Currently he is an associate professor and associate chairman of Population Health within the Department of Emergency Medicine at the UM School of Medicine and assistant chief medical officer for Acute Care at the University of Maryland Medical Center.

This is the first time in UMMS history that a system-wide incident command structure has been set up, Dr. Mohan Suntha, president and CEO, said in a news release Monday, March 23.

Suntha said UMMS “will continue to commit resources to the critical work at hand; to maximize our capacity to protect and care for patients and communities; to expedite vaccine testing and development through the University of Maryland School of Medicine; and to serve as a resource for the public and our partners in the state and federal government.”

What UMMS officials have labeled as a “strict patient safety policy” went into effect 3 p.m. Friday, March 20. Visitors are allowed only under specific circumstances and by prior approval of the physician administrative officer or their designee. This policy applies to all patients within UMMS hospitals and other facilities, is in alignment with Johns Hopkins Medicine, and is consistent with approaches taken by other leading health care institutions nationwide.

“Due to rapid escalation of COVID cases across Maryland and increased community spread of the disease, we have decided to enact this more aggressive and comprehensive, systemwide policy, which will be in effect until further notice,” Marcozzi said in a news release Thursday, March 19.

Two visitors will be allowed for end-of-life care and end-of-life decision making.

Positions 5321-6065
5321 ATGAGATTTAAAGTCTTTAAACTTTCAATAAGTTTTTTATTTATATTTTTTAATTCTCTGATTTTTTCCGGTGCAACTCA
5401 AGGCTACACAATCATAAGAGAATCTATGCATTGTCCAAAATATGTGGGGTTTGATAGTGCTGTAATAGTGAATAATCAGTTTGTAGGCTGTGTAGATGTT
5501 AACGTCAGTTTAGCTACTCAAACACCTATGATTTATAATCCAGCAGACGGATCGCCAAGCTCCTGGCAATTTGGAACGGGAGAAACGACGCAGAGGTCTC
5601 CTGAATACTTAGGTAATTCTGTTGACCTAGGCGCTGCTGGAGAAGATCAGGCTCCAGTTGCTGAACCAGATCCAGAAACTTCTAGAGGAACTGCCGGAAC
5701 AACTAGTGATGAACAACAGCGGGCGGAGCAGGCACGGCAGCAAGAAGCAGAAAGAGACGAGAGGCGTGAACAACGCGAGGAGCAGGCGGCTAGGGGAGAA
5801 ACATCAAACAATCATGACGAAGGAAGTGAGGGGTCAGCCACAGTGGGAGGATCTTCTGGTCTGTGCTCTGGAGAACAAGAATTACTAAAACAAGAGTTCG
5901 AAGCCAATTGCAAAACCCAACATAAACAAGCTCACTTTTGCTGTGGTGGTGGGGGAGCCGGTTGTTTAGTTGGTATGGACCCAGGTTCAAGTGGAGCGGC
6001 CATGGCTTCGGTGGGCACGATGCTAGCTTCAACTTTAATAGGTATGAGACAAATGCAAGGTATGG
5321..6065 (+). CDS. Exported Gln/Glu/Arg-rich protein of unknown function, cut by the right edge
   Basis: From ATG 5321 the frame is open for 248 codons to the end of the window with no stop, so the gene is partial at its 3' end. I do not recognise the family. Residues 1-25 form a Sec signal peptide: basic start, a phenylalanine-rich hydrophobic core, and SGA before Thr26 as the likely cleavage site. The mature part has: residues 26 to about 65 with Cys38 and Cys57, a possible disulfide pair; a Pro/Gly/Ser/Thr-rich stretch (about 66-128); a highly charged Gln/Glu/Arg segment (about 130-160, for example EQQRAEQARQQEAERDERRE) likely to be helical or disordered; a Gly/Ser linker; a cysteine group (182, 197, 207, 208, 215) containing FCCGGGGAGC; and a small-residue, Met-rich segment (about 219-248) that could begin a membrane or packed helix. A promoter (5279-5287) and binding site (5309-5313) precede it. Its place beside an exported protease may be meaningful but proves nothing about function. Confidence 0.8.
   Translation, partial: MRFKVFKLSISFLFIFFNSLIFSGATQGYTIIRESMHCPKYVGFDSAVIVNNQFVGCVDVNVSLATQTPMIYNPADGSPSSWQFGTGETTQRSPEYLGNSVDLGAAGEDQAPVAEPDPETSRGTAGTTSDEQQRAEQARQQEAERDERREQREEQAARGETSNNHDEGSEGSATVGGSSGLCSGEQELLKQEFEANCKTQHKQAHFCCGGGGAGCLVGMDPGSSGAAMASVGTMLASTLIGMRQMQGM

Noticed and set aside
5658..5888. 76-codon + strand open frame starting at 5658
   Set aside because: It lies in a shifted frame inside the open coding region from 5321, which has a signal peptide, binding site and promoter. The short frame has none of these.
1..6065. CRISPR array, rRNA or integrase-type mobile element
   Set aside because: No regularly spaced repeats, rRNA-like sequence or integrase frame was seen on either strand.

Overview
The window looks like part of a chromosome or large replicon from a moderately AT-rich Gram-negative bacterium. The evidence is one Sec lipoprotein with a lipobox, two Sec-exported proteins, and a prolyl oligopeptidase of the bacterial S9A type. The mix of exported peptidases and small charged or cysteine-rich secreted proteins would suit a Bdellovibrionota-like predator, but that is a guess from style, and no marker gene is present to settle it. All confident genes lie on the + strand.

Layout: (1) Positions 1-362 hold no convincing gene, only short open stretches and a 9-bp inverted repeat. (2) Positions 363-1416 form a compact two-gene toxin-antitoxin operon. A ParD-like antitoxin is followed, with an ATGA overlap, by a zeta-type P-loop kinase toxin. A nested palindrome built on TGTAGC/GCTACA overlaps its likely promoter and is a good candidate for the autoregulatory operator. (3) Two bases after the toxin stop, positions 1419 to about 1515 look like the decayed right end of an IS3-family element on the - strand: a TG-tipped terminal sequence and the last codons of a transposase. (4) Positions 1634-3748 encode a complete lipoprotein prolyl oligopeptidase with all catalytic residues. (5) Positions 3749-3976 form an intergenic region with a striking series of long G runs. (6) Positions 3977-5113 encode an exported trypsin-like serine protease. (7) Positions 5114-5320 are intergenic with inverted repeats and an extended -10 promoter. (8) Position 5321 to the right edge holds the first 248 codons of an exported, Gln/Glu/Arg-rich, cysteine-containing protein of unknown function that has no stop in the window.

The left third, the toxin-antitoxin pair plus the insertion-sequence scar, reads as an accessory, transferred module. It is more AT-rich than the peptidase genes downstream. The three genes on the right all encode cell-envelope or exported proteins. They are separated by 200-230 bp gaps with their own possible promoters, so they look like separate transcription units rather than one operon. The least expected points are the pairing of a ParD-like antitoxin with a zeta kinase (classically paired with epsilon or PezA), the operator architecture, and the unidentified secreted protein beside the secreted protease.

Other exceptions for inpatient facilities are: one parent or caregiver of a child in the neonatal intensive care unit; one parent or caregiver of pediatric patients as long as they are not symptomatic; one visitor inclusive of a professional support person or postpartum helper of a patient in the labor and delivery and the postpartum units; one visitor for patients in inpatient hospice units; one visitor to accompany patients for hospital discharge; one visitor for patients undergoing emergency surgery; and visitors who have been asked by the patient’s care team to be a part of scheduled family training for patients with rehabilitation needs.

For all outpatient appointments, one visitor will be permitted to accompany a patient to facilitate care or treatment such as an ambulatory visit, procedure or same-day surgery.

UMMS experts urge the public to practice vigilant hand hygiene, follow respiratory etiquette (cover mouth and nose with a tissue when coughing or sneezing), maintain social distances when possible and avoid shaking hands.

More information about the patient safety policy can be found on the UMMS dedicated COVID-19 information webpage, www.umms.org/covid.